Alaska is rich in critical rare earths
Geological endowment alone may not raise state's REE status
Last updated 6/22/2020 at 11:30am
Alaska is rich in rare earth, a unique group of elements that are so distinctive that most are placed in their own separate section at the bottom of the periodic table.
While scientist have long realized that rare earths possessed distinctive characteristics that set them apart from their fellow elements, it wasn't until the advent of the color television in the 1960s that these unique properties had any sort of widespread practical application.
Over the ensuing five decades, however, the unique properties of this group of outcasts have found their way into nearly every high-tech device you can think of – from speakers that deliver rich sound but so small you can fit in your ear, to enormous wind turbines delivering high-efficiency green-power generation to electrical grids around the world.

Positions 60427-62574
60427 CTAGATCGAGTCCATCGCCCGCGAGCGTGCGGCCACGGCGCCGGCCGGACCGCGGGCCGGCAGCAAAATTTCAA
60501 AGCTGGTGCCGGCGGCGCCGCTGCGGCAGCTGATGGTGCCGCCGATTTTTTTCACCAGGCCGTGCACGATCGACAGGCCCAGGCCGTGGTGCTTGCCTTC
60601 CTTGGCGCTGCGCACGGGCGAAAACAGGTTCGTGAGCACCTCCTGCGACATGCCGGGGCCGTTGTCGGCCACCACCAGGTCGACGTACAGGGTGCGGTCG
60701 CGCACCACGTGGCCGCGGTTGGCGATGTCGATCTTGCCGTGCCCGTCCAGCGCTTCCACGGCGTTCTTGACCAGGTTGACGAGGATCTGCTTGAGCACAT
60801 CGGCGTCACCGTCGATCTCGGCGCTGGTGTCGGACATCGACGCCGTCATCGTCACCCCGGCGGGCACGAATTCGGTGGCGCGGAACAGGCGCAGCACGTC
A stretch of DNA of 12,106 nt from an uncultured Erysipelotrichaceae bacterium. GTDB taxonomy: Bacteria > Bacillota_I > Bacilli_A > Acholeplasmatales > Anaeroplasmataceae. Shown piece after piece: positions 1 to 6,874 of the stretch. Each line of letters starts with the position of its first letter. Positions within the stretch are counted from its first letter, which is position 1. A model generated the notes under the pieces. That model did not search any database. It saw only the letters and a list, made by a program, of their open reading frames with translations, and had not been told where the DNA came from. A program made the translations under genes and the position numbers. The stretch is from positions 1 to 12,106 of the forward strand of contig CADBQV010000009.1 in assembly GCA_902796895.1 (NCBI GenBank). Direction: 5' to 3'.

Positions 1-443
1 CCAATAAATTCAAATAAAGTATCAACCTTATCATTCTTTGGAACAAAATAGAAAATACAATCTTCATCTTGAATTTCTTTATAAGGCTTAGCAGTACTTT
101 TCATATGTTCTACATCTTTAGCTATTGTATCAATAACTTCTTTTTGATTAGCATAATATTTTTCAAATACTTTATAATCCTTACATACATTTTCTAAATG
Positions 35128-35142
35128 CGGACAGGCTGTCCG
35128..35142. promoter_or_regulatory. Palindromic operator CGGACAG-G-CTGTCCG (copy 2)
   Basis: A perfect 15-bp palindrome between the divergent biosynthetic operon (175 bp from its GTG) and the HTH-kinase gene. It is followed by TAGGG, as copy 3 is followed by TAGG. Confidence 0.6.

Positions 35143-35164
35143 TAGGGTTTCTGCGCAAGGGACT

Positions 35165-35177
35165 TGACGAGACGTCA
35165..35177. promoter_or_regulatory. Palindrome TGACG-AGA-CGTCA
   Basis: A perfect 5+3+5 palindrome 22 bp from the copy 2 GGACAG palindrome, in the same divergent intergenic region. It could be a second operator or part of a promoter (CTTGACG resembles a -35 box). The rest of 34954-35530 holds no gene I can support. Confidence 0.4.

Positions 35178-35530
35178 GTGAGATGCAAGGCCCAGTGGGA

"Because of their unusual physical and chemical properties, the REEs have diverse defense, energy, industrial, and military technology applications," USGS wrote in a 2018 report on minerals critical to the United States.
These growing uses, coupled with news coverage of China's near total monopoly on worldwide supply, has elevated the renown of rare earth elements.
"China has been the leading producer of REEs for decades and since the late 1990s it has accounted for more than 90 percent of global production, on average," USGS inked in its critical minerals report.